Steam Tracing Solutions for Heating Pipe, Tanks, & Vessels
Since 1980, ControTrace® bolt-on heating elements have offered significant economic advantage over fully jacketed piping while providing substantially more heating capacity and reliability than steam tracing. ControTrace® also prevents cross-contamination between the heating medium and the process. For these reasons, ControTrace® has grown to be the preferred solution for many heated piping applications. Today, over five hundred miles of ControTrace® are in service in plants and refineries on every continent.
The basic configuration of a ControTrace® element is a 2-in. by 1-in. rectangular tube formed of SA178 Grade A boiler tubing. One of the 2-in. sides is contoured to closely fit the outside diameter of the pipe or vessel onto which it will be placed. The standard wall thickness is 1/8 in., which gives ControTrace® ample robustness and pressure-containing capability. ControTrace® can be rated for higher pressure steam as well. Individual elements are fabricated to specific lengths. The ends of the tubing are closed (seal welded), and inlet and outlet connections are added to enable heating medium transfer. When multiple elements are required, these are most often joined together in a panel configuration to minimize the number of inlet/outlet connections. ControTrace® is secured to the pipe or vessel with high-strength banding (and no wleding is required between the ControTrace® and process piping). Before banding, a thin layer of heat transfer compound is spread onto the ControTrace® surface that will be in contact with the pipe or vessel.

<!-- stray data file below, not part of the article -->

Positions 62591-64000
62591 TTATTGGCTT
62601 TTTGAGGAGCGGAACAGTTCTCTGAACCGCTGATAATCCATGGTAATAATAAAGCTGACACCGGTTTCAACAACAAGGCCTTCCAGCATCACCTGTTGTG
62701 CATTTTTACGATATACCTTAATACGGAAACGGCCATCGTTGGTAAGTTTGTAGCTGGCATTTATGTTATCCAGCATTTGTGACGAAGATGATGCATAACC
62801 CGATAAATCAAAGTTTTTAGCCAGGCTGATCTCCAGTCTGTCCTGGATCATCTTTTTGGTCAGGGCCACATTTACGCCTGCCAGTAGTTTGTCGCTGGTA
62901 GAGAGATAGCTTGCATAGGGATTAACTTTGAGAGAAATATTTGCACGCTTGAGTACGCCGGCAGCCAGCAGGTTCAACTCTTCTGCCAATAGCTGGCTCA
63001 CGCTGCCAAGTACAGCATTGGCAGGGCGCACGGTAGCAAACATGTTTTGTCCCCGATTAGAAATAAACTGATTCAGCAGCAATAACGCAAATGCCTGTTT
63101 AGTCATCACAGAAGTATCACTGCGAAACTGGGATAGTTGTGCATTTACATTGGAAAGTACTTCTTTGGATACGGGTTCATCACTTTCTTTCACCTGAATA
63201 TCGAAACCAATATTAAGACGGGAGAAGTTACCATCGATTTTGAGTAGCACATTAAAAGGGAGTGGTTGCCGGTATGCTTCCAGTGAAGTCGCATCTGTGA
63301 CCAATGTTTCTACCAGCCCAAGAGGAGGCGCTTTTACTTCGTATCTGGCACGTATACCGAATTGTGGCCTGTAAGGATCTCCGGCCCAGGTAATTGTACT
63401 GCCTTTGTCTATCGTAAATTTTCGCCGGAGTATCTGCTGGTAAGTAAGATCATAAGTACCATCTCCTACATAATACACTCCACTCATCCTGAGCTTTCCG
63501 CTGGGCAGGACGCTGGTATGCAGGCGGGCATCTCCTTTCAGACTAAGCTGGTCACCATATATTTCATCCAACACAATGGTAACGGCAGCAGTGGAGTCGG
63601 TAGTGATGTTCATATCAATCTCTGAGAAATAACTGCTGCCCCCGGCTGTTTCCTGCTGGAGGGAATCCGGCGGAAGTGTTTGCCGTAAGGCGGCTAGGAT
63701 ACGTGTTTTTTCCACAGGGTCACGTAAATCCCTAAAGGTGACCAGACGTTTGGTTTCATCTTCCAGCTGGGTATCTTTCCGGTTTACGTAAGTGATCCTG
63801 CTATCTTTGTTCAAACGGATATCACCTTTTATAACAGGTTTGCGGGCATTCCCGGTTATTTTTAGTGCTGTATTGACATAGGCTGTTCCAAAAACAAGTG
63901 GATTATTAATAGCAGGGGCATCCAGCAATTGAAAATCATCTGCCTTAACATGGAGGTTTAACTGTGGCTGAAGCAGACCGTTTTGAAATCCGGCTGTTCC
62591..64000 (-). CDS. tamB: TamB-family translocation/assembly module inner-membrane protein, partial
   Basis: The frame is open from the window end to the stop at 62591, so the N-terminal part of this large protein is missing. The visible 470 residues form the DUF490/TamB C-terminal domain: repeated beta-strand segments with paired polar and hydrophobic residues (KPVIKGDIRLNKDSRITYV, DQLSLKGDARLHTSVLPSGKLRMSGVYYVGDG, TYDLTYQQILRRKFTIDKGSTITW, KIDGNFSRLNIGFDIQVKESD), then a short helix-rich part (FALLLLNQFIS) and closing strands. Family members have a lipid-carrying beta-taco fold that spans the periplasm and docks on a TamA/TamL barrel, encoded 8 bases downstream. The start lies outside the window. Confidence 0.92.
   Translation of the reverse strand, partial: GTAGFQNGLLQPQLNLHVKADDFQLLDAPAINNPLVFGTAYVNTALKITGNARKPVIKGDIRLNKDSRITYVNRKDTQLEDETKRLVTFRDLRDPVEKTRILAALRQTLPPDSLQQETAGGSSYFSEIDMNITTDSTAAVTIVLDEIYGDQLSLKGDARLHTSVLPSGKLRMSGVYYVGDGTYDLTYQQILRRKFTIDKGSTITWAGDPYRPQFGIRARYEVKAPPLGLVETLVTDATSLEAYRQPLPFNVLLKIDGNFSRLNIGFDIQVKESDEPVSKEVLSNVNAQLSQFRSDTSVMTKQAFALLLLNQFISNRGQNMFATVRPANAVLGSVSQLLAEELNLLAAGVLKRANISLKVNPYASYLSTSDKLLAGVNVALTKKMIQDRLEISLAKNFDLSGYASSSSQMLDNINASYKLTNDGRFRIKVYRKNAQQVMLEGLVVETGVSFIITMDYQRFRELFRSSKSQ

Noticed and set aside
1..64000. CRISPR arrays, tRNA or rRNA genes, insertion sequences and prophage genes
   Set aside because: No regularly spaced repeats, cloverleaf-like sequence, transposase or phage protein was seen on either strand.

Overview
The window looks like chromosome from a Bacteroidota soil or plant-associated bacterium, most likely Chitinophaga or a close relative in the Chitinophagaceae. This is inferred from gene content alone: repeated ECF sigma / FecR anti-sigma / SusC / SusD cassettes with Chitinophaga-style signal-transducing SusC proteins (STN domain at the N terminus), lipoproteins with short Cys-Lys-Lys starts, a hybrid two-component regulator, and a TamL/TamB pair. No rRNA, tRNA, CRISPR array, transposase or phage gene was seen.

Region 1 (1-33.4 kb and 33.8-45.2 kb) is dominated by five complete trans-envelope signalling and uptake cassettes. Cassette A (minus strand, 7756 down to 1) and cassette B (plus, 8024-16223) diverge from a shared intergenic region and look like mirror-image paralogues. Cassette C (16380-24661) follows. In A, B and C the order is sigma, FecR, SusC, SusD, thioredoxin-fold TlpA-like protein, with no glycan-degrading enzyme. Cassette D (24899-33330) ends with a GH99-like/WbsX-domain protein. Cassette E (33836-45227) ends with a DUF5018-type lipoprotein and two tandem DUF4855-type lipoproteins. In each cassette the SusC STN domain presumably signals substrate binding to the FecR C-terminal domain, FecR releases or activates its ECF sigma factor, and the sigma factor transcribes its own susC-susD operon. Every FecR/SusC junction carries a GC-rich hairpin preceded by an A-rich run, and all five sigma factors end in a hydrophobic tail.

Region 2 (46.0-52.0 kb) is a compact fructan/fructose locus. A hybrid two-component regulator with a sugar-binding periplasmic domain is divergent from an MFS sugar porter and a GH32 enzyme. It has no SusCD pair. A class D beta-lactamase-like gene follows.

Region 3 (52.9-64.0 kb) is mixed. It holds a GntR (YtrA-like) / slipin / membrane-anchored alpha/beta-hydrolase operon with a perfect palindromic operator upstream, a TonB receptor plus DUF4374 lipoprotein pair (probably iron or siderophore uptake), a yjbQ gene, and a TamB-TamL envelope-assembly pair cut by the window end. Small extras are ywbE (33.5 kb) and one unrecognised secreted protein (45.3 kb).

During operation, the heating medium (typically steam or heating fluid) flows through the ControTrace® and transfers its heat through the heat transfer compound and into the pipe/vessel wall and into the process. The number of ControTrace® elements required depends upon the design objective and the design conditions. Most ControTrace® applications are designed to maintain a process temperature (to keep liquid flowing) or a minimum pipe/vessel wall temperature (to prevent vapor condensation). CSI utilizes finite-difference computer modeling to simulate and predict temperature profiles and heat transfer rates based upon process, ambient, piping, and insulation conditions. The computer model has been corroborated time and again with empirical field data.